So, yes, there are plenty of procedural hoops through which you and the ward must cavort in order to achieve your aim. I’m not aware of a case on point, but I would think that failure of the guardian to comply with the statute might well put her original bond in jeopardy. And if she entered into a contract with the Alabama facility without approval of the court, the court could assess the expense against her. Who was providing the guardian with legal advice while all of this was happening?

Change the scenario above to a movement of the ward from Quitman, in Clarke County, to Brandon, in Rankin County, without prior court approval. Any problem with that?

MCA 93-13-61 tells what is supposed to be done:

If a guardian desire to remove the person and/or personal property of his ward to any county other than that in which he was appointed guardian, he may, on petition, be allowed to do so, if the court deem it proper, and it may make an order to that effect, on condition that the guardian will qualify in the county to which he removes, or it may allow the removal and retain jurisdiction over the guardianship. The court of the county to which he removes, on production of the order authorizing the removal, may appoint him guardian. And when he shall produce to the court which originally appointed him the letters of guardianship from the court of the county to which he has removed, and make a settlement of his guardianship accounts, he may be discharged from his original bond; and thereafter he shall present his inventories and accounts to and be under the control of the court of the county to which he has removed. And the clerk of the court in which the settlement was made shall transmit a certified copy of the settlement, at the cost of the guardian, to the clerk of the court in which he was last appointed.

First, file a petition and obtain an order. The order can direct removal of the case to the destination county, or the original court can retain jurisdiction. Then follow the procedure step by step. It’s fairly straightforward.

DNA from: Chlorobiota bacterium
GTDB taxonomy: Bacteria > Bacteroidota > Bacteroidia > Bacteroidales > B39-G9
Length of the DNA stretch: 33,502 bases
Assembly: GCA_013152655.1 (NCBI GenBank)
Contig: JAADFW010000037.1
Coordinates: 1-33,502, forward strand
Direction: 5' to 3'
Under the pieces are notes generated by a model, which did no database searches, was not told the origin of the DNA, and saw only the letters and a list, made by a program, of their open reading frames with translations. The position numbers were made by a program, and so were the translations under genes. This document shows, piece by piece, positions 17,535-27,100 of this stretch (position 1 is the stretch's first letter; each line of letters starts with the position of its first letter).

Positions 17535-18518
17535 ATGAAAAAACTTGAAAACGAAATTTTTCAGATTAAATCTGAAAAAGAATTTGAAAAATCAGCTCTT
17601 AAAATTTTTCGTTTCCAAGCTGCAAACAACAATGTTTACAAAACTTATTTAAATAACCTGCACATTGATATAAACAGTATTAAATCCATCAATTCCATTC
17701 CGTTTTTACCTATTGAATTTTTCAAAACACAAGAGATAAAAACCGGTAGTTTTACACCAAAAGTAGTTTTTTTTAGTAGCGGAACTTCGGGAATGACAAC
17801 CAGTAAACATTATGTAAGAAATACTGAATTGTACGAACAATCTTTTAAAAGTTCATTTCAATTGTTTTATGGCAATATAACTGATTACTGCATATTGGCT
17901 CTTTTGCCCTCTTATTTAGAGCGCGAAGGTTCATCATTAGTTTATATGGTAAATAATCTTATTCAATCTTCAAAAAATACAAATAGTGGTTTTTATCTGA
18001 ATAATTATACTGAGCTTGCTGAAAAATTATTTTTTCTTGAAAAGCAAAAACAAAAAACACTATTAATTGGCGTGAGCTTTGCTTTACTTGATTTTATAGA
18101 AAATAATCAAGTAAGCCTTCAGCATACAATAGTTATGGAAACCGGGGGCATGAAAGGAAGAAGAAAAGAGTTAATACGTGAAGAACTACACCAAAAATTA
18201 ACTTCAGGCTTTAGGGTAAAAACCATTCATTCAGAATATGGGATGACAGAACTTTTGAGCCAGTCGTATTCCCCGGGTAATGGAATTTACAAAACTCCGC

By the way, all of the above pertains to conservatorships also.

This is something that I have run across too many times in my court. Lawyers are not aware of the statutes, and so don’t advise their clients.

The main thing is that you can not remove a ward to another county or state without first obtaining authority from the court to do so. It’s your duty to advise your guardian or conservator.

Using the Natural Parent Presumption in a Parent vs. Parent Contest

October 16, 2017 § Leave a comment

After Erica Moore gave birth to a daughter, LM, in 2009, she did not list the father, Patrick Bradshaw on the birth certificate, and she did not tell Patrick about the birth of the child. Erica and Patrick were never married.

Patrick learned of the baby in April, 2010, in a telephone conversation with Erica. He saw the child in person on only two occasions afterward.

In 2011, DHS filed a paternity action against Patrick, who consented to a DNA test, but the test was never conducted due to an error by DHS. The case stalled.

In the meantime, in 2014, Erica found herself in financial straits and agreed to give custody of LM to her parents, the Santuccis. The custody petition listed the father as “unknown.” The court entered an order awarding the Santuccis custody.

In September, 2014, the DNA test was finally conducted, and Patrick filed suit for custody against Erica. The chancellor set aside the Santucci custody order. The Santuccis and Erica jointly answered the complaint with a denial. Patrick counterclaimed against the Santuccis.

At trial the Santuccis withdrew their claim for custody. The chancellor ordered that Erica replace them against Patrick. The chancellor awarded custody to Erica, and Patrick appealed. His two main contentions on appeal were that Erica should not be awarded custody because she did not petition the court for custody, and that Erica had lost the natural parent presumption when she gave up custody to the Santuccis.

In Bradshaw v. Moore, handed down June 13, 2017, the COA affirmed, with a majority opinion by Judge Lee.